Final results of 2001 census - Czechs are ageing
This week the Czech Statistics Office released the final results of last year's census, which was concluded on the 1st of March 2001. On that day the Czech Republic had 10,230,000 inhabitants, 4,980,000 men and 5,250,000 women. The overall figure decreased by more than 72,000 since the last census in 1991 despite the fact that more than 100,000 foreigners living permanently in the country were registered in the 2001 census. The average Czech is 39 years old and almost 20 percent of people over the age of 20 are single. 32 percent of the population say they are religious and 9 percent have a university degree.
"I think some trends are quite obvious. For example the ageing of the population is demonstrated by the average age of the population which reached 39 years. This is 2.5 years more than in 1991. The number of newborn babies decreased from some 130,000 around 1990 to only 90,000. As a result we have now 117 pensioners in our population compared to 100 children. This ratio worsened from 87 in 1991 and will be even higher according to our projections, which is not very good, of course."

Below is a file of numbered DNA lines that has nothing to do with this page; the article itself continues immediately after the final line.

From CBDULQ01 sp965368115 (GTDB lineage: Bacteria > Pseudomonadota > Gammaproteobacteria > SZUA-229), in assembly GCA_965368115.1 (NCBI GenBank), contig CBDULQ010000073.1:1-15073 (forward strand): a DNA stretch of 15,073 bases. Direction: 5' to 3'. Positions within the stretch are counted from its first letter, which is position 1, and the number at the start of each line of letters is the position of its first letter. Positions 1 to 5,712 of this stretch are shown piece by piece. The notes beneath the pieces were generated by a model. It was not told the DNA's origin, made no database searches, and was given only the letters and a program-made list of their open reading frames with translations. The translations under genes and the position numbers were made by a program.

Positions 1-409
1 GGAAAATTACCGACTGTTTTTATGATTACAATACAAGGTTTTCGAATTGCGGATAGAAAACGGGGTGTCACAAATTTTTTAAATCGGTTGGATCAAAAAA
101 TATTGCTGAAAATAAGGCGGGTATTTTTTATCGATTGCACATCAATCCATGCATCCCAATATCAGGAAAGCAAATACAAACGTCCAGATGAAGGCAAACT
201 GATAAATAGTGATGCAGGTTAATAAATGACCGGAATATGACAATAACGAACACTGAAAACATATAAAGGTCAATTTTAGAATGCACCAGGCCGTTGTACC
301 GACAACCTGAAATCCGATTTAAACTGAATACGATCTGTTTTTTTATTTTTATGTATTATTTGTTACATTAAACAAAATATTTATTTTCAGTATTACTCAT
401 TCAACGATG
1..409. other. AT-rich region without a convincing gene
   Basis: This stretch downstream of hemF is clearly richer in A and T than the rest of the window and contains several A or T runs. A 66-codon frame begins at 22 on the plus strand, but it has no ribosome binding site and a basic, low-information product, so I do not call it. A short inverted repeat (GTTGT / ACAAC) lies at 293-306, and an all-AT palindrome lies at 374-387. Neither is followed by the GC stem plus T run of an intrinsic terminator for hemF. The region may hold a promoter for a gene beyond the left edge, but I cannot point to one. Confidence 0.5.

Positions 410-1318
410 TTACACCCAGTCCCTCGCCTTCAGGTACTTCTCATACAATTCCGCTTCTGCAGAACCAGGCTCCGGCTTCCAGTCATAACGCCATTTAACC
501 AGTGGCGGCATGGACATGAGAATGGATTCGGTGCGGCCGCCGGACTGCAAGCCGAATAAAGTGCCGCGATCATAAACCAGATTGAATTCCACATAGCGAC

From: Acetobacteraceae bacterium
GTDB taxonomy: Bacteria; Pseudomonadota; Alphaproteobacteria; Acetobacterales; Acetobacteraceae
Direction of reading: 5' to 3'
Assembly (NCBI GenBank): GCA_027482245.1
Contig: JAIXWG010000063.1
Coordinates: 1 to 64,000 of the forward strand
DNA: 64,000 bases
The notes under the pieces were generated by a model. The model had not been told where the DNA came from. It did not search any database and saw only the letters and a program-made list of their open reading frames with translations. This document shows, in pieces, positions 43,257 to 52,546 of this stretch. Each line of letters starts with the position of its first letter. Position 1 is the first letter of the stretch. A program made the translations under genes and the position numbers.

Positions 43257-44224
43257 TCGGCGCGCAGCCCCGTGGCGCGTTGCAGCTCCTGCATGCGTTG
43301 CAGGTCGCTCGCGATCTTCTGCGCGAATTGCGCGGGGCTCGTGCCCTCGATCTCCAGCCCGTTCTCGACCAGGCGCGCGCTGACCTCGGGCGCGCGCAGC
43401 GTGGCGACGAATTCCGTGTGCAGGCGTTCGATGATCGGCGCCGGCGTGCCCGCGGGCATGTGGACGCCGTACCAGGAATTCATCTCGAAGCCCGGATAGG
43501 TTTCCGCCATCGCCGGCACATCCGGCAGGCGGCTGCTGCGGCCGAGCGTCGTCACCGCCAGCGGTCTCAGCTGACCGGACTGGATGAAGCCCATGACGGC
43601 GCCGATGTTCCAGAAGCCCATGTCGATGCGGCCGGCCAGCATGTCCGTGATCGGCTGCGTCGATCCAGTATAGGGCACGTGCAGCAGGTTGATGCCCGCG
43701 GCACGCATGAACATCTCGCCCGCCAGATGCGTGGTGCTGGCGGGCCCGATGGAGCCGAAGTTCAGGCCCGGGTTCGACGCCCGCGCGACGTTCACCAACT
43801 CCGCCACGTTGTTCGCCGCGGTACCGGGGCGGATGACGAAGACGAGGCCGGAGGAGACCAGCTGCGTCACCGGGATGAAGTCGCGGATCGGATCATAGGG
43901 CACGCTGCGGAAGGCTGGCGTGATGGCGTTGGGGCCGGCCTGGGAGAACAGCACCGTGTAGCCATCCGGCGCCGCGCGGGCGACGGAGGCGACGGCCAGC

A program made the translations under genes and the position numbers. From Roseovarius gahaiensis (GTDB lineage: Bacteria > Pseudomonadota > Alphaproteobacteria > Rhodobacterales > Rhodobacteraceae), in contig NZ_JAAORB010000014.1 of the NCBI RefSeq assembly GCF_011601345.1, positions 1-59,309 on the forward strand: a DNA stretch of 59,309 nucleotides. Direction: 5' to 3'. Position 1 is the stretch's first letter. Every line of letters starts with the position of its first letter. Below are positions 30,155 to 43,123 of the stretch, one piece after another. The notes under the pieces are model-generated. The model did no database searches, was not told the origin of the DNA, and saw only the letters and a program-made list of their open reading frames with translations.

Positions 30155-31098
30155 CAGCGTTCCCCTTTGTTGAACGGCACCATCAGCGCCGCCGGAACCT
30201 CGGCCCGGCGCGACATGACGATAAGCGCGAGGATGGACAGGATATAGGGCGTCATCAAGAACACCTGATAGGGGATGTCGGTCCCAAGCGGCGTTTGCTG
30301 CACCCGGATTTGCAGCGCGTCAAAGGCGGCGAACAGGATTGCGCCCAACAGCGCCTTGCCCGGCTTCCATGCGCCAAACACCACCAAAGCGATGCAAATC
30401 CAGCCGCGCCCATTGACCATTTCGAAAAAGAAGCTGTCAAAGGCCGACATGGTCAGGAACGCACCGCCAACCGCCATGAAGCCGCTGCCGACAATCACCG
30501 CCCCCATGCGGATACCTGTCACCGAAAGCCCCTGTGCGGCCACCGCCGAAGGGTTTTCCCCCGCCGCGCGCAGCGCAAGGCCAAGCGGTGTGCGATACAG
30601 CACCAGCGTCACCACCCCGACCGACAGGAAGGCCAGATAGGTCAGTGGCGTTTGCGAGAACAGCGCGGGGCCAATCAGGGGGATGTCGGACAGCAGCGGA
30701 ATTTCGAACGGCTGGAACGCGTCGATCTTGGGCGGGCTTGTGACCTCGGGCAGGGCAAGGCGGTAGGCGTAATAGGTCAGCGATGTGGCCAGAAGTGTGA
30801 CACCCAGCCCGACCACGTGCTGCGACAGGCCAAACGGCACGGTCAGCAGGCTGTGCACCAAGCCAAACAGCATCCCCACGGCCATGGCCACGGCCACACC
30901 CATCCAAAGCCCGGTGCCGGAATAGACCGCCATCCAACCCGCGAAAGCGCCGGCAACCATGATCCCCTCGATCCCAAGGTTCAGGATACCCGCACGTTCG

Yes, Czechs are ageing. Several factors contribute to the trend: post-war baby-boomers are reaching retirement age. Since the last census in 1991 mean life expectancy has risen to 75.7 years from 68.3 years for men and to 78.5 years from 72.1 years for women. Young people are marrying later - men at 29 and women at 27 on the average - and fewer babies are born. Among other things this unfavourable trend is putting pressure on the state to reform the pension system which already shows a deficit as there are fewer and fewer workers to support a growing number of pensioners. But this is not all the results of the census reveal about Czechs, so if you're interested in learning more about the Czech Republic in figures, tune in on Tuesday for a new edition of Talking Point.